Best Practices for the Management of Neuroendocrine Tumors - Episode 2
Practice Pearl #1 Active Surveillance vs Treatment in Patients with NETs
Megan May, PharmD, BCOP, and Daneng Li, MD, discuss when patients with NETs should be considered for active surveillance vs treatment.
Daneng Li, MD: I want to move back to you, Megan. Patients with NETs [neuroendocrine tumors] often come to us, and we have the target therapies like somatostatin analogs and PRRT [peptide receptor radionuclide therapy] that Cecilia mentioned briefly, and we’ll definitely get into more detail discussing these 2 types of treatments that specifically target the neuroendocrine tumor. Still, for some patients with NETS, we may not recommend treatment. Can you give us a little sense as to why we might not recommend treatment from the very beginning for some of these patients?
Megan May, PharmD, BCOP: Active surveillance could be recommended when a patient is diagnosed with low-grade NETs or they have asymptomatic or nonfunctional metastatic neuroendocrine tumors. These tumors are growing more slowly, and they might not cause any problems for the patients for months to years. We would not start the active treatment until the tumor really starts showing signs of progression or until the patient becomes more symptomatic.
There really is not a clear decision that I am aware of when it comes to the timing of the initiation of our SSAs [somatostatin analogs] or octreotide and lanreotide in patients with a neuroendocrine tumor. Either immediate treatment initiation or deferring initiation until evidence of progression are both seen as appropriate in these selective patient populations.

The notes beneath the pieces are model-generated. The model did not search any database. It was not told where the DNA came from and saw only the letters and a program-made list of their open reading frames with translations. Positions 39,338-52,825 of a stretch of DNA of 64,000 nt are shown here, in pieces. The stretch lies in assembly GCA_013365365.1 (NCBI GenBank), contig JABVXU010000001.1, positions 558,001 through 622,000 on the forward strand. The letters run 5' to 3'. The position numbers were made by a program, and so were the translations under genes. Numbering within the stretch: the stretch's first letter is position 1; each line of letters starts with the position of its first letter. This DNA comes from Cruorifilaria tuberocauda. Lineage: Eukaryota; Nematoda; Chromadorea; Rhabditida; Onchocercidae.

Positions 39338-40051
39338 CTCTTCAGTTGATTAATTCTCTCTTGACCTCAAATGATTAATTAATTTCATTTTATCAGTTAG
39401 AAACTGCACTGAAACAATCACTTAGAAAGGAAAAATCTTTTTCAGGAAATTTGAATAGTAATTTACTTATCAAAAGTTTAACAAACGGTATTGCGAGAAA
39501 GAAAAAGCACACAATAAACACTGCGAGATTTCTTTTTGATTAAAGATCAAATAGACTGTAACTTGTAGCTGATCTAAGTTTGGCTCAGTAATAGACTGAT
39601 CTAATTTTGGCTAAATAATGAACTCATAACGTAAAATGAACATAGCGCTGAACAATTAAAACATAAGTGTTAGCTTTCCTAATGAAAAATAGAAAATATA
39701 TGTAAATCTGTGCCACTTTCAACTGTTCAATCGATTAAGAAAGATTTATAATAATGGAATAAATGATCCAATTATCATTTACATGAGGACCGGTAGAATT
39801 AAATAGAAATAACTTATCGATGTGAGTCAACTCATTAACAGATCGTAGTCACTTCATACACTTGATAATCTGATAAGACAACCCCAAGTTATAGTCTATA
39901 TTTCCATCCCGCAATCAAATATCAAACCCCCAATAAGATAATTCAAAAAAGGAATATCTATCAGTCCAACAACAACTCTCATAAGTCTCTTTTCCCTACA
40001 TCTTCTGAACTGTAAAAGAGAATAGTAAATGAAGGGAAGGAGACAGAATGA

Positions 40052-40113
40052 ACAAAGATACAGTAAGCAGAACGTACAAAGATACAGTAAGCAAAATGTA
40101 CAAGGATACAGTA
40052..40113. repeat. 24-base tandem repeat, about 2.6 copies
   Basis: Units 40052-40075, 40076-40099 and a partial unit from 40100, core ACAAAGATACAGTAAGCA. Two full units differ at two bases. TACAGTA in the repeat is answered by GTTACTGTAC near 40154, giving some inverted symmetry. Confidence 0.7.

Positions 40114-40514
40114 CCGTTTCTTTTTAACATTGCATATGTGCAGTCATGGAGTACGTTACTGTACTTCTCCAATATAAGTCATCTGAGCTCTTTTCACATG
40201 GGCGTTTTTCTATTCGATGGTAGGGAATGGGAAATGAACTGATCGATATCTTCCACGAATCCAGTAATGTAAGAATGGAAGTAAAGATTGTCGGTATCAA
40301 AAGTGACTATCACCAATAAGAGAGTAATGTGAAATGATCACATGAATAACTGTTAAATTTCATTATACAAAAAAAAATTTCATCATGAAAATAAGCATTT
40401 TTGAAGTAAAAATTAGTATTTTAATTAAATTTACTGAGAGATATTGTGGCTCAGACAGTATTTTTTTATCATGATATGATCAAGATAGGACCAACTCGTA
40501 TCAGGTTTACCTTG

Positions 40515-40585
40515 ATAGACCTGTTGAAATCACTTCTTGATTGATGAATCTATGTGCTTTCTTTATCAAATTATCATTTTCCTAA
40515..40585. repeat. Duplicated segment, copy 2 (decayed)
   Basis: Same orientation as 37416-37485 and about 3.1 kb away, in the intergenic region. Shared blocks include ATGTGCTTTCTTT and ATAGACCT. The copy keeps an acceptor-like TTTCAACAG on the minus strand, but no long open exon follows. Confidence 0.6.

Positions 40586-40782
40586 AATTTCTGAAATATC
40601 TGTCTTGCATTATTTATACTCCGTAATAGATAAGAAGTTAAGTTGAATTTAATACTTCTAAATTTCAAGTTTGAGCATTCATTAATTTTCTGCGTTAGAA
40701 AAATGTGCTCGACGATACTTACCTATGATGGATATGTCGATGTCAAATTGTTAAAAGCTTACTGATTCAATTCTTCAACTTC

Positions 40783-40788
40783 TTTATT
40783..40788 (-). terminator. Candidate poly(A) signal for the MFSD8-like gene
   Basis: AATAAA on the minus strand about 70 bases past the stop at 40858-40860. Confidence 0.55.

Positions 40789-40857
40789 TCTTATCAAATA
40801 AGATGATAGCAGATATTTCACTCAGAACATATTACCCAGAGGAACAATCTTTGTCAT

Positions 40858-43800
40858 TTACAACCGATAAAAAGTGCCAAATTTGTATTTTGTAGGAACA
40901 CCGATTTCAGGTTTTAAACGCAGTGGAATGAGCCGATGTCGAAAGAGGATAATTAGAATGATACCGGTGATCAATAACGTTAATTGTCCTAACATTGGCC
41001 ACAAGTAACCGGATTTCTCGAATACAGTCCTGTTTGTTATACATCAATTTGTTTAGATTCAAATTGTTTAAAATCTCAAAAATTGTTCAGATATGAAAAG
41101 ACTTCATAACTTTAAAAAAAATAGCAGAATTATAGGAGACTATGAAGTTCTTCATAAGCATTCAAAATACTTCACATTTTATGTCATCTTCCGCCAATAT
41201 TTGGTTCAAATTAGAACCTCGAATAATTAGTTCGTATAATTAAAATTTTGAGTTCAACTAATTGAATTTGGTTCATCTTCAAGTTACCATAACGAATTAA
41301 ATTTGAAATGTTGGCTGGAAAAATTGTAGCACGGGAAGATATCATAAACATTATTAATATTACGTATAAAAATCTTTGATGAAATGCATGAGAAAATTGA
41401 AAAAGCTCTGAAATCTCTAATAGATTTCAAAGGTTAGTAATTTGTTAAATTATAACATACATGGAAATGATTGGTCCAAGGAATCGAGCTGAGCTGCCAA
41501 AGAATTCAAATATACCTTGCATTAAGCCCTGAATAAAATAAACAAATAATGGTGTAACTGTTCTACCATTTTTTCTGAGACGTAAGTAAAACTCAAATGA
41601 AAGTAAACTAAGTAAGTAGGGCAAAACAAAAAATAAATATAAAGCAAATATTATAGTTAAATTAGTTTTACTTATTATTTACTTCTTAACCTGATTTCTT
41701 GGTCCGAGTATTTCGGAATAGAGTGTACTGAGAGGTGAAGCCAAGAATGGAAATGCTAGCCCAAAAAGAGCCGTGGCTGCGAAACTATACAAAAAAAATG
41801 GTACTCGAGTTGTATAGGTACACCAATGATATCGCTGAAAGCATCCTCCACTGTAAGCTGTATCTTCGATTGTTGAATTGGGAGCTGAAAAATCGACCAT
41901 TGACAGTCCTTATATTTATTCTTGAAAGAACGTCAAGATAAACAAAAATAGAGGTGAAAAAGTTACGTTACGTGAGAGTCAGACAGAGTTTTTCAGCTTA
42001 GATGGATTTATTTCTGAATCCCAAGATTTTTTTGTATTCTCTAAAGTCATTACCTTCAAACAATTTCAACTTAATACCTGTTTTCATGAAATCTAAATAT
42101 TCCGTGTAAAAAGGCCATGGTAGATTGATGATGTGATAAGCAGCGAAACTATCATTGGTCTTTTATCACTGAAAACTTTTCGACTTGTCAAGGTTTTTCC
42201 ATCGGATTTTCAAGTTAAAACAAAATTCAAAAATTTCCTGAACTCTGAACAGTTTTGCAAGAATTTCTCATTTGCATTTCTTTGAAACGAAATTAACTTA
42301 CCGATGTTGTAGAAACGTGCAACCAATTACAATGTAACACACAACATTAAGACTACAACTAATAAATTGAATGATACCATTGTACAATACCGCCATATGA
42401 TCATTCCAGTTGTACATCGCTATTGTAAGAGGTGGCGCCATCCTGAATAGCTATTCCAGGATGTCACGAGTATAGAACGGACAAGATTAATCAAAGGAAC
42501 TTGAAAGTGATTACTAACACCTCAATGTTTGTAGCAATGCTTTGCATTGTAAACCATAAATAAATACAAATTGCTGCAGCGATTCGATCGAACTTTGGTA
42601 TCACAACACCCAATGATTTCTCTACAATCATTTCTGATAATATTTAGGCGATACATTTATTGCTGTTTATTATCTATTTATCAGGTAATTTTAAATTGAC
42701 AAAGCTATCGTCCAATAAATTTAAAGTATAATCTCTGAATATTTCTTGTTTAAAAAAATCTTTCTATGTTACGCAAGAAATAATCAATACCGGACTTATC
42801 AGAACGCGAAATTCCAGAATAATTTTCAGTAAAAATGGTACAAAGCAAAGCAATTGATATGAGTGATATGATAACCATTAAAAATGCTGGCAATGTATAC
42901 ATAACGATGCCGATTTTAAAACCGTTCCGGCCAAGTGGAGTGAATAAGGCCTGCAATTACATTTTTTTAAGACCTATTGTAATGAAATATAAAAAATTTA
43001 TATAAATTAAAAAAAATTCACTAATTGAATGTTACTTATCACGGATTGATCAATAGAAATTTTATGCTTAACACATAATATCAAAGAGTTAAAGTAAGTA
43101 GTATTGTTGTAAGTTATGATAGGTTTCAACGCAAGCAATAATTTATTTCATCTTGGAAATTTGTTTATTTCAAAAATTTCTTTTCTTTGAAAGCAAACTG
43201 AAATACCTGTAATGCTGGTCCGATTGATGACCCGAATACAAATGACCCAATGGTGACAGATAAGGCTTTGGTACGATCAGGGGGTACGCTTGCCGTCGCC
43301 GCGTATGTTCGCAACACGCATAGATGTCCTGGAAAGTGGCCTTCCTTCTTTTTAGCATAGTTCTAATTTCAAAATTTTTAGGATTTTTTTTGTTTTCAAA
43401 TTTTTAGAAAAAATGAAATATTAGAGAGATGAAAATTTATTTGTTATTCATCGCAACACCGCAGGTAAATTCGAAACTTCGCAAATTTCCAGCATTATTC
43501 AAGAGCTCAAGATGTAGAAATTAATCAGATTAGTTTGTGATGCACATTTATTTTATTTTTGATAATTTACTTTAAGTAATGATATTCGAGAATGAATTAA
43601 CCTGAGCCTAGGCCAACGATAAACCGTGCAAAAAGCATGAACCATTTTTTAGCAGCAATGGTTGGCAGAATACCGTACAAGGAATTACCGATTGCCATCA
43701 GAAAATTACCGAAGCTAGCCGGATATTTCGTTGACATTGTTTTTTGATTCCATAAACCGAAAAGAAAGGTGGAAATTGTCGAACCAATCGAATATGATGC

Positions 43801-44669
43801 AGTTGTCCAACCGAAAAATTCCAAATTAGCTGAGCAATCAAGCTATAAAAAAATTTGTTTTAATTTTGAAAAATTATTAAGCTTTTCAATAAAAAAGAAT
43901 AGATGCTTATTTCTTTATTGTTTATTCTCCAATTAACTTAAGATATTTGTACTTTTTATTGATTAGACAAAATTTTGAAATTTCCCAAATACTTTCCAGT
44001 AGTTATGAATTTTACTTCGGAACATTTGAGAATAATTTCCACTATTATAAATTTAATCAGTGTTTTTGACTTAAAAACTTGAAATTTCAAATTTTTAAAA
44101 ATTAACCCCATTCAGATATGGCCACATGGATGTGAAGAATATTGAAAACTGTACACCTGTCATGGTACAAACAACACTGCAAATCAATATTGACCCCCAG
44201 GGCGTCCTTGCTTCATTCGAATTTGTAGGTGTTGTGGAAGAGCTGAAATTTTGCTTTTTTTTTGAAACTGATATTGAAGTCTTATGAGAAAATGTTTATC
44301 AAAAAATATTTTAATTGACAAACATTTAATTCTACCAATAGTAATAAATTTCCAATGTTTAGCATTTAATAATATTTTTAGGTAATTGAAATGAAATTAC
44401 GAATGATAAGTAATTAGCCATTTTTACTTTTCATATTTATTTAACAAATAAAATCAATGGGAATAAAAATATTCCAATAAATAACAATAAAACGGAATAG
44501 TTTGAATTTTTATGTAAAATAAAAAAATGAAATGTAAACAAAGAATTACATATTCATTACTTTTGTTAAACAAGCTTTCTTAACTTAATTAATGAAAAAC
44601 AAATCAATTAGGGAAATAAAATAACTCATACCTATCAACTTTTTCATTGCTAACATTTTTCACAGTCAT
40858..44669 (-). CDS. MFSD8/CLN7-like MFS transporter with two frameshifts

Daneng Li, MD: That is very well said. I would like to emphasize that, at times, this is a difficult conversation for patients because patients are diagnosed with a malignant tumor, and often, for other diagnoses, they are recommended immediate treatment. What we know, as you have highlighted, is that there are these low-grade neuroendocrine tumors from certain primary tracks, such as small bowel neuroendocrine tumors, that tend to be very low grade and relatively indolent.
For patients who have relatively low-volume disease, we might not need treatment. One of the things we will definitely treat is for those patients who have excess hormonal secretion, just because we are trying to control the release of hormones from the neuroendocrine tumor rather than control the overall tumor bulk. As you mentioned, however, for many of these patients who have nonfunctional neuroendocrine tumors, relatively indolent active surveillance is certainly justified, and you really emphasized that key point: We really do not have data regarding early initiation of somatostatin analogs vs later initiation of somatostatin analogs in these patients in terms of potentially deriving an overall survival benefit, which at the end of the day is the gold standard in oncology.